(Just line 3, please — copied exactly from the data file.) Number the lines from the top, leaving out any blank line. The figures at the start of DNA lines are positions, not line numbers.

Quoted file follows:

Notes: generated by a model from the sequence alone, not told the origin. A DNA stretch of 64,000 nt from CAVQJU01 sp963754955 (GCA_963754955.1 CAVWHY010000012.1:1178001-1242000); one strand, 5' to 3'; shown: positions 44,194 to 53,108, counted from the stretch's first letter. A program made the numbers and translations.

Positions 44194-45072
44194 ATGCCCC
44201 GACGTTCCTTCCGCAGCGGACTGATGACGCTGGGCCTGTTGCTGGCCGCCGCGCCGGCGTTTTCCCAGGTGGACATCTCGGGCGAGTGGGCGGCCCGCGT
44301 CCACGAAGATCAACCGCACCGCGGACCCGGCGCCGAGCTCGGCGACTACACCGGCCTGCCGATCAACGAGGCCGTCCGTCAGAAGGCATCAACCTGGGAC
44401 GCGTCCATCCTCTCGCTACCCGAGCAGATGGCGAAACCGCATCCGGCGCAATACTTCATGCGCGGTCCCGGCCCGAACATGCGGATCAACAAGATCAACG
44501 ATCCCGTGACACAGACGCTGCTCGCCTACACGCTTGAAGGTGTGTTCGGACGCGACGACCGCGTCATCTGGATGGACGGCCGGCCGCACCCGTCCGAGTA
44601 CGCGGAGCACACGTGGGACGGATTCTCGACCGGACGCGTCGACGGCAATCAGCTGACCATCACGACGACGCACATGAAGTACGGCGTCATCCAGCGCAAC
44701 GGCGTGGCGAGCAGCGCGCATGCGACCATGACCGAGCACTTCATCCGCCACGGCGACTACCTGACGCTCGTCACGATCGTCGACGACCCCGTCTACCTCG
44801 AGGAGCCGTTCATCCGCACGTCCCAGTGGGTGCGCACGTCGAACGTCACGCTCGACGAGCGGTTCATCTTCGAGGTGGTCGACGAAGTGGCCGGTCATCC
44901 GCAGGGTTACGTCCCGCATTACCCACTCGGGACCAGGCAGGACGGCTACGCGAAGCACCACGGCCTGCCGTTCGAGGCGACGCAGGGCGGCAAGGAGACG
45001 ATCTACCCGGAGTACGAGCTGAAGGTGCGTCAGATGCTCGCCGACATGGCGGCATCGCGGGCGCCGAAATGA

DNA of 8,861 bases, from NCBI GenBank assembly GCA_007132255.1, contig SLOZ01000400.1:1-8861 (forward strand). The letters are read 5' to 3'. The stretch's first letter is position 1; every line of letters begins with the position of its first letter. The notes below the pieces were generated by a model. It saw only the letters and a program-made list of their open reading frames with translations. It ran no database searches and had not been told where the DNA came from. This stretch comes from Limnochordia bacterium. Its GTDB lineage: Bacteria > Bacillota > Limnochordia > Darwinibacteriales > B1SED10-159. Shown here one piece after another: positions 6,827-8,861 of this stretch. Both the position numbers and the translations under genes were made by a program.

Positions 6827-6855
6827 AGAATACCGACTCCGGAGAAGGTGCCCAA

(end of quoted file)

44194 ATGCCCC